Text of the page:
This can get quite important when your mail server is blacklisted, or if you somehow want to simply change the outgoing IP address.

First of all, check that you DO have another ip address on another interface at the server. Either by ifconfig or anything else.

To change the outgoing IP on a postfix mail server, edit the file /etc/postfix/master.cf

Find this part in the file,

smtp      unix  -       -       -       -       -       smtp
# When relaying mail as backup MX, disable fallback_relay to avoid MX loops
relay     unix  -       -       -       -       -       smtp
        -o smtp_fallback_relay=

You should modify it to look like below

smtp      unix  -       -       -       -       -       smtp
        -o smtp_bind_address=192.168.1.1
# When relaying mail as backup MX, disable fallback_relay to avoid MX loops
relay     unix  -       -       -       -       -       smtp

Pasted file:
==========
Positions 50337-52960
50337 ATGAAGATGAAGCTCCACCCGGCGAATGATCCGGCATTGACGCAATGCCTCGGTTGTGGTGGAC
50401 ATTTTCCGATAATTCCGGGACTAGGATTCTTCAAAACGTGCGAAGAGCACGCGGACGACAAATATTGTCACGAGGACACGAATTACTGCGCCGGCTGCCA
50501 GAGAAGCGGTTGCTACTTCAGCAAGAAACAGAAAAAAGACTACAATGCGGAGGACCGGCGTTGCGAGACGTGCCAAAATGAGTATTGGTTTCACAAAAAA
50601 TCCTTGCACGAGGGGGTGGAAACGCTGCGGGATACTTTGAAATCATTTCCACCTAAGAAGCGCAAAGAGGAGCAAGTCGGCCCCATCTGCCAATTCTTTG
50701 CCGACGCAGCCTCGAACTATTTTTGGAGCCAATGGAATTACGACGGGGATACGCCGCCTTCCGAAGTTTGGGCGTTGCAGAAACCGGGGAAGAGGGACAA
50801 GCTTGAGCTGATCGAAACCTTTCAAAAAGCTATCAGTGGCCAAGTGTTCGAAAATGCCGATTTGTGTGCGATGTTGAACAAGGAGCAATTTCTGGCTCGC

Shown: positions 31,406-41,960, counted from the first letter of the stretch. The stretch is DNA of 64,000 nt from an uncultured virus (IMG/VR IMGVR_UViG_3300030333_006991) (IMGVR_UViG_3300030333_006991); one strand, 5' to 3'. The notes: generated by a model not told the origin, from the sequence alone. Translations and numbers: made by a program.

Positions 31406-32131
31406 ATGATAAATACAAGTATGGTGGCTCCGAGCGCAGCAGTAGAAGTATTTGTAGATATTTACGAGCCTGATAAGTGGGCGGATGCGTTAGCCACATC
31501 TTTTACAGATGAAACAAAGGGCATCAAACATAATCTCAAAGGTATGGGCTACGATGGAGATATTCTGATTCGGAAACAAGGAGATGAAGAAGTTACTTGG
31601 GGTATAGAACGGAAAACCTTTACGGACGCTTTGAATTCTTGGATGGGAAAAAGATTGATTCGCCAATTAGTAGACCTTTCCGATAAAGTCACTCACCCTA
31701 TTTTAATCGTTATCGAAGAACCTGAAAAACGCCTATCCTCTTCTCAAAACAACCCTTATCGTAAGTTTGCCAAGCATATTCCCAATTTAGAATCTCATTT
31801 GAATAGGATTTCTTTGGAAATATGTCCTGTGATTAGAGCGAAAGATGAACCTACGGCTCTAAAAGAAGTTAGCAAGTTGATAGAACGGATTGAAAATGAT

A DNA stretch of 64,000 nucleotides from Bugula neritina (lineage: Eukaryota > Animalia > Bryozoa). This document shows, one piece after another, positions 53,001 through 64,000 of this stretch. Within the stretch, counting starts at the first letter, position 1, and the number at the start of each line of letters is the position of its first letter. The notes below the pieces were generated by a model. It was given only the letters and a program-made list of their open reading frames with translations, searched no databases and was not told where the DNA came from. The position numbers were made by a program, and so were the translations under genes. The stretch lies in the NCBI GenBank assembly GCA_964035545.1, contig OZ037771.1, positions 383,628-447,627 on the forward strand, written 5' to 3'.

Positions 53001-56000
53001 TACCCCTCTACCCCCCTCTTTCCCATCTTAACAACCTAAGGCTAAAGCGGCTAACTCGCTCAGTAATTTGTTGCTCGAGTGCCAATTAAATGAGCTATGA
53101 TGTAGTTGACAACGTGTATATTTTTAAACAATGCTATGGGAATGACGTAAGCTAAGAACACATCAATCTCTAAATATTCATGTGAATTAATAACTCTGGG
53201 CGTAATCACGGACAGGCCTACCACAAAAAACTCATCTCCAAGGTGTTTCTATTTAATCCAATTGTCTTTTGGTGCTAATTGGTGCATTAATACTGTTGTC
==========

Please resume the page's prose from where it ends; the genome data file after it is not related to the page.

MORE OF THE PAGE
-o smtp_bind_address=192.168.1.1
        -o smtp_fallback_relay=

Of course, change the IP address 192.168.1.1 to whatever your secondary IP is.

Then restart and reload the postfix server.

[root@mail ~]# /etc/init.d/postfix restart
Shutting down postfix:                                     [  OK  ]
Starting postfix:                                          [  OK  ]
[root@mail ~]# /etc/init.d/postfix reload
Reloading postfix:                                         [  OK  ]

That’s it!

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Comments

  1. Fred

    When using Postfix on multiple ip’s for receiving mail it can be good to fix the outgoing ip. Some remote mailservers will deny incomming mail when there is no correct reverse dns set. So it can be necesarry to fix the outgoing ip to the one with the correct reverse dns.

    But how can this be done for ipv6?

    Does
    smtp inet n – n – – smtpd
    -o smtp_bind_address=xxx.xxx.xxx.xxx
    -o smtp_bind_address6=xxxx:xxxx:xxxx::xxxx

    work?